Kaspersky antivirus and comondo firewall have rendered my windows 2000 laptop to be very slow. So I decided to give it a try with linux.
My set-up: A Toshiba 2450-S203 laptop (P4@2.8), an nvidia video card (don’t remember the details of the chip) and a wireless pcmcia linksys WPC11 version 4.
First I tried Mepis 6.5. It worked very well out of the box and the wireless card connected to our router without a problem. However since Mepis 6.5 is based on an older version of ubuntu its repository has reaaaaly old versions of software. This was a problem and since Mepis 7.0 is coming out, I decided to try version 7.0 RC2.
Installed well, but I couldn’t make the wireless card work. I sent a post to the mepislovers forum and received a number of useful answers. It could be the version ndiswrapper that comes with Mepis 7, or the driver. So I had to either download the latest source code of ndiswrapper and compile it, or try different version… Too much work for a RC version.
As I have been a windows user, I decide to go for another kde distribution, kubuntu. The installation went smoothly. However I couldn’t connect the wireless card to our router. Kubuntu would recognise it, but as soon as I tried to connect to the router… kernel panic! The caps lock light flashed and the system was unresponsive. I tried to blacklist the native drivers and use ndiswrapper with my windows drivers… but to install ndiswrapper it asked for the installation cd! (Even though I was already connected to the internet with my ethernet cable).
I managed to make it word with ndiswrapper and the system was quite stable. So, now let’s try ubuntu for a change…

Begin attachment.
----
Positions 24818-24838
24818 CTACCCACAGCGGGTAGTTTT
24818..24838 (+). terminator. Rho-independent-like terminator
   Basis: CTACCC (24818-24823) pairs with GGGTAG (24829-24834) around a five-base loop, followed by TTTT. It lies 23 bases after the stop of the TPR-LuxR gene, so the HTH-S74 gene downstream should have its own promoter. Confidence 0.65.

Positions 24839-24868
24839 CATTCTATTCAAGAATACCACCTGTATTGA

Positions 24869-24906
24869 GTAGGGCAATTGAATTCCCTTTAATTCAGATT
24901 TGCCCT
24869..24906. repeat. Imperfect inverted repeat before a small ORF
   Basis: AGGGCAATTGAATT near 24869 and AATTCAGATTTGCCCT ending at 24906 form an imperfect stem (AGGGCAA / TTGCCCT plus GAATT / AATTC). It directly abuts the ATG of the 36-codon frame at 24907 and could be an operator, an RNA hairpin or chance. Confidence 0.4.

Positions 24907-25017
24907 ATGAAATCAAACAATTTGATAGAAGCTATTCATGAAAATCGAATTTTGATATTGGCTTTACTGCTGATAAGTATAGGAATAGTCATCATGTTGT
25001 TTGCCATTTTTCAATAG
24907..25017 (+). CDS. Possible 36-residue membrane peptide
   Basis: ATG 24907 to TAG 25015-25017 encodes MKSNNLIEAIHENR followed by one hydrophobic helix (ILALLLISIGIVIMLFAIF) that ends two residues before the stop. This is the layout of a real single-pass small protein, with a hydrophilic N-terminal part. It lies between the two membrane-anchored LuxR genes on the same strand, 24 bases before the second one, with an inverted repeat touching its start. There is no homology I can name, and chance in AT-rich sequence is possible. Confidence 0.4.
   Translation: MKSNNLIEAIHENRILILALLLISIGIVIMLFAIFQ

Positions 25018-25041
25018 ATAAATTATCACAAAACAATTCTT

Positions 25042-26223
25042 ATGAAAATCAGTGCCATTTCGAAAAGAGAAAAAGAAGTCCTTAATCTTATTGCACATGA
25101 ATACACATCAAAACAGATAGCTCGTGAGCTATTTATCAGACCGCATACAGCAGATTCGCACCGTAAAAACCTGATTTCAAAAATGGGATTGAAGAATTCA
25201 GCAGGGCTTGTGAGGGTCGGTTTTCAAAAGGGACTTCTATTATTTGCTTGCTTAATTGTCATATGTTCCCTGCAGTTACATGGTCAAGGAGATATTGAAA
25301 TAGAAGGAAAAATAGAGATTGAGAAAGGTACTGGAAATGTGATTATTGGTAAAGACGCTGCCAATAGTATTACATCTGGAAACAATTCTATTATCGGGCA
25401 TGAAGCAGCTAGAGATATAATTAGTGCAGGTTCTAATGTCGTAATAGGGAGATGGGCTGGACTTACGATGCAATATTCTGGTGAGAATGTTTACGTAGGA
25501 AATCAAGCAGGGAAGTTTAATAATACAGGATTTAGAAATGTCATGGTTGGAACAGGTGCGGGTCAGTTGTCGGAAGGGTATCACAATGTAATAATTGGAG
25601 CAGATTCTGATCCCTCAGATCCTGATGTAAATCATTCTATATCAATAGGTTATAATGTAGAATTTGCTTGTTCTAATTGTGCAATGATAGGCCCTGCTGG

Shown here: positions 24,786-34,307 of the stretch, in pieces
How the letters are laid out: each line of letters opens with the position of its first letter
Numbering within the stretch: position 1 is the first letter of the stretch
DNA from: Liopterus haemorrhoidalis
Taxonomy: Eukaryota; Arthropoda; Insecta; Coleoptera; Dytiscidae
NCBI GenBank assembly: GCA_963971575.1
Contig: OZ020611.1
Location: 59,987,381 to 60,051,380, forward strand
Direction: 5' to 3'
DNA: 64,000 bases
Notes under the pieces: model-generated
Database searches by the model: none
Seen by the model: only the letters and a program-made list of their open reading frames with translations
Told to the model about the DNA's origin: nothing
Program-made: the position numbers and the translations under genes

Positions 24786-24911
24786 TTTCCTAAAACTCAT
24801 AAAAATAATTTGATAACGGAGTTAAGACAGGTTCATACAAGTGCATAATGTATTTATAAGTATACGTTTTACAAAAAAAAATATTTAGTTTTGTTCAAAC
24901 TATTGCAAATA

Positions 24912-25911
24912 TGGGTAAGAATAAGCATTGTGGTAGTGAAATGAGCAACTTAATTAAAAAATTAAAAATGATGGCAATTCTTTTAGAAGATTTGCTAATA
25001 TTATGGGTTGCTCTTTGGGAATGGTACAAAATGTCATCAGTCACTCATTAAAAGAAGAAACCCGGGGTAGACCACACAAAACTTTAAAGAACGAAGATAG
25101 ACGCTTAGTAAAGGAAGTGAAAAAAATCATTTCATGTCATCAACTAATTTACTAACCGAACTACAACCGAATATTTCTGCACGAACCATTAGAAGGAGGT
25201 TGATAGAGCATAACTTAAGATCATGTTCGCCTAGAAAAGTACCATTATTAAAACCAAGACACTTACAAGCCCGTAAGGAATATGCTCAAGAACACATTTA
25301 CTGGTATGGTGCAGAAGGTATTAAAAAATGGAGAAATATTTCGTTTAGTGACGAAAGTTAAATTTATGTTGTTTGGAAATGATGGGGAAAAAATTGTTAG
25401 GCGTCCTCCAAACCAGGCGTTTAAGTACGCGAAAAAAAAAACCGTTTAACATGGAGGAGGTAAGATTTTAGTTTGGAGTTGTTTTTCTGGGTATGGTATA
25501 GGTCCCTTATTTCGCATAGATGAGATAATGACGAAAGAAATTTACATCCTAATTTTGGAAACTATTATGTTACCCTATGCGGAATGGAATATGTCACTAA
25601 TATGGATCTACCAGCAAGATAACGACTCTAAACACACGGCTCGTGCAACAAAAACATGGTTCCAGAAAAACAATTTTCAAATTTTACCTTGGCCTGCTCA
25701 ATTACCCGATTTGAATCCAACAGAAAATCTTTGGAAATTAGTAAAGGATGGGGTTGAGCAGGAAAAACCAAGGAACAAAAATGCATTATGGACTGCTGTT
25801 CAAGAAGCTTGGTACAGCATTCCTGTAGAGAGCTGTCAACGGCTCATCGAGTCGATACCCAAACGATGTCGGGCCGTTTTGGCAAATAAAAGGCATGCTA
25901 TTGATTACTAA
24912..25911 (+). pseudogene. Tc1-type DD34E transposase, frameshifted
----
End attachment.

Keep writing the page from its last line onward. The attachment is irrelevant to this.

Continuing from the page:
As expected I had the same problem with the wireless card and resolved it using ndiswrapper again. I have to confess that I liked the interface better than KDE. It was quite fast and stable. The problem is that I need windows anyway (some .NET development, software which don’t have a linux version) . I can use virtualization (vmware) to run windows from within linux, but to do that I need more hard disk space and probably I will need again the firewall and antivirus installed.
The verdict?? I might try to switch to linux after I finish writing up, but right now I don’t have the time, resources (i.e. hard disk space) to do it properly. However there are some things I didn’t like. First of all in (k)ubuntu, when the native wireless card drivers crashed, NOTHING was logged in the log files, no warning, no nothing (at least a windows blue screen gives you a message with the address/module that caused the crash.). The other annoying thing… why do you need the installation cd if you are already on the internet and the package manager can find the binaries on the internet?
I mean ok… you blaim windows for the blue screens of death, you blaim them for asking the installation cd all the time… so people say switch to linux (or get a mac).. you switch to linux and see things are not much better there.
Having said that I hope that some day I will have the time to be actively involved in a linux distro.